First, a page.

I, personally, am enthusiastic! But I’m advising caution because a lot of AI is currently overpromised and under-delivered. I’m concerned that, if we don’t treat it carefully now, AI in biomedicine will fizzle out and end up being just another hype. That could set us back decades.

So the future remains bright?

Absolutely. This is one of the hottest research areas, and there’s a huge market for accurately predicting protein complexes in both basic research and industry. In the lab, we need 3D models of the complexes we’re interested in investigating to elucidate crosstalk in many mechanistic studies, and on the industry side, the more accurate and easy to obtain these models are, the more researchers can start imagining antibody and nanobody biologics or small molecule drugs that interact with therapeutic targets. Although that’s not all it takes to make a drug, getting an accurate model is a crucial early step that also guides further drug optimization.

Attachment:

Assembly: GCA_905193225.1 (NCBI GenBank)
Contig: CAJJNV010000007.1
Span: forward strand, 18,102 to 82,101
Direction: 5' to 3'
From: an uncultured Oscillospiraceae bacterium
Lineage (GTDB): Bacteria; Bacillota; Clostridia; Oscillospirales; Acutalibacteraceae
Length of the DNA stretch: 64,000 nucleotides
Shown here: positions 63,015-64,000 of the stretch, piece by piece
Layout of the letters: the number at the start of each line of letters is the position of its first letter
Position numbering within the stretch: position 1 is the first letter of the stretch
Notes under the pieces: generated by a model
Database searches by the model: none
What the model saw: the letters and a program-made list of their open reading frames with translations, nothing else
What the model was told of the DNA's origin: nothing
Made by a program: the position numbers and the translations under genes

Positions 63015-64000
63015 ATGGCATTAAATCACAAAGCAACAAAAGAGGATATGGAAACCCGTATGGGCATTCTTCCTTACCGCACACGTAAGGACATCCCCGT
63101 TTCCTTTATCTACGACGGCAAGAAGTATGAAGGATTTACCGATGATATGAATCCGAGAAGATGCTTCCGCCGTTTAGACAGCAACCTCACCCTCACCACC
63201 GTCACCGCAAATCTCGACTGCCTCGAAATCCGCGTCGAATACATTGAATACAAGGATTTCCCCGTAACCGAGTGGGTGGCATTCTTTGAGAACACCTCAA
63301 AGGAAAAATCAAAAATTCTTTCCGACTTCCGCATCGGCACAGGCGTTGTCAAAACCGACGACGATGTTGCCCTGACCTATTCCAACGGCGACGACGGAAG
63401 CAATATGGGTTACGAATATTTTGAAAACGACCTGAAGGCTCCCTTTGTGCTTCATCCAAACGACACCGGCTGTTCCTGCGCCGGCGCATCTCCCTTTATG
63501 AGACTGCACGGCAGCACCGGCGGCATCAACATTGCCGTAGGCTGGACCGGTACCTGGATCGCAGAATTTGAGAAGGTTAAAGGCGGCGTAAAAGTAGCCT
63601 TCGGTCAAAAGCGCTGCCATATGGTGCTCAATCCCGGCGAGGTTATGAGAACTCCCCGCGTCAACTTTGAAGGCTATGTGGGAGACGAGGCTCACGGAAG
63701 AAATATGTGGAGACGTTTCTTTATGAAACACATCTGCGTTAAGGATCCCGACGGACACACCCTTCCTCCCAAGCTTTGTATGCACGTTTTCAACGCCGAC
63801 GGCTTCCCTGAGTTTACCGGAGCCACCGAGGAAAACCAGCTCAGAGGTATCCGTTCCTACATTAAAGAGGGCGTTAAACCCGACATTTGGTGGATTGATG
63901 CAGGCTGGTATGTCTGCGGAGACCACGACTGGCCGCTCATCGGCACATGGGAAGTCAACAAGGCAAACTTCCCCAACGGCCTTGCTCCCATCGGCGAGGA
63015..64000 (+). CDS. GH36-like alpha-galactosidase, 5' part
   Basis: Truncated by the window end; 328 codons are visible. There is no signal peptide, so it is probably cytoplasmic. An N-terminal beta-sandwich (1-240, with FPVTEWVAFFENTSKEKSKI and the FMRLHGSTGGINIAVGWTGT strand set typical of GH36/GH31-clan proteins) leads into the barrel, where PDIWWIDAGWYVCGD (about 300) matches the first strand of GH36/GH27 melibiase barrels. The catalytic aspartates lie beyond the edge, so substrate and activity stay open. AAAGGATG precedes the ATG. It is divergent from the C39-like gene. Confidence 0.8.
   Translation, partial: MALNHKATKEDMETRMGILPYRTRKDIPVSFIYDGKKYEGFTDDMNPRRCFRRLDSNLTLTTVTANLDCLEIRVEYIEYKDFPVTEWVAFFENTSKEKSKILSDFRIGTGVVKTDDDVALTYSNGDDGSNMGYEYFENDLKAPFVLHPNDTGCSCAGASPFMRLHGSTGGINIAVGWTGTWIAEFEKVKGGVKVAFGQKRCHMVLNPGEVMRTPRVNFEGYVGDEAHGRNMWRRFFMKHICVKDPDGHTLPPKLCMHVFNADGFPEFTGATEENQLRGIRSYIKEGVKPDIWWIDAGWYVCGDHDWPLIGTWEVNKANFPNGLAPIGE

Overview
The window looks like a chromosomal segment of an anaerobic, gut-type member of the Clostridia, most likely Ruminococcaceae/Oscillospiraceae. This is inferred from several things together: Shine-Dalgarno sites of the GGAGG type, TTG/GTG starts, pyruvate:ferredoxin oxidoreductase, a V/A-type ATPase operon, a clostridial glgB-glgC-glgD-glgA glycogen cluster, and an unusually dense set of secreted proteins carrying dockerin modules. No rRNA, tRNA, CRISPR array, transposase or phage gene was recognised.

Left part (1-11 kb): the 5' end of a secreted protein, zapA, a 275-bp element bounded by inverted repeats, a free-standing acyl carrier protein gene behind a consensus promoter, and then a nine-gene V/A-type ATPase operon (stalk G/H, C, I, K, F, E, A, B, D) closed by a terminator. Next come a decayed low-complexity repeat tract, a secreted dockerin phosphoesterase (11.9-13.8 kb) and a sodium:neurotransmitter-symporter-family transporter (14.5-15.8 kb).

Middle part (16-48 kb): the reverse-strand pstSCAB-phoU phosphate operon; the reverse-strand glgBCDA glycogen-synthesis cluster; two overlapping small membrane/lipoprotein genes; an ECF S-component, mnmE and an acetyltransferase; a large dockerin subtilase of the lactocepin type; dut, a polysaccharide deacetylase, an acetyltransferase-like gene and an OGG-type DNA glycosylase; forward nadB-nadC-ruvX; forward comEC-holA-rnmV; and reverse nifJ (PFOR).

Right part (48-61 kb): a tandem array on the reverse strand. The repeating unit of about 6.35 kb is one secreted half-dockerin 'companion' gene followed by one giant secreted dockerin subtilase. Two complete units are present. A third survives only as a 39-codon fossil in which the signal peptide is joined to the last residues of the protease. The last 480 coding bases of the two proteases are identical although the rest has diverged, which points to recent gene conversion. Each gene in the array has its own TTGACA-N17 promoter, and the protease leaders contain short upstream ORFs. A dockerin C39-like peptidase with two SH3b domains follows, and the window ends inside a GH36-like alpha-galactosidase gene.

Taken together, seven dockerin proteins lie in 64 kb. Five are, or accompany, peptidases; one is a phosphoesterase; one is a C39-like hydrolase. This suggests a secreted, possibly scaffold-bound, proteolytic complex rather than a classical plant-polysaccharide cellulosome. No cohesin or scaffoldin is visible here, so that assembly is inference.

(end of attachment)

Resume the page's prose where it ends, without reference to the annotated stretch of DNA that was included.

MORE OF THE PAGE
There were once many people who didn’t think AI and deep learning models would be able to do these sorts of things. We still aren’t sure it can—but it is looking more and more likely.

Besides increased transparency from AI companies, what will it take to improve deep learning models so that it becomes a practical tool for drug discovery?

Many studies have shown that AI is capable of doing great things for biomedicine, but how well it can do those things is bottlenecked by the availability of experimental data to train the AI.

Where AI is already succeeding happens to be in those areas in which basic science has generated a lot of data experimentally. So now that we have many AI architectures, we need to go back to the bench and generate more high-quality data, to feed these data-hungry algorithms until they produce better predictions. That’s when the breakthroughs will come.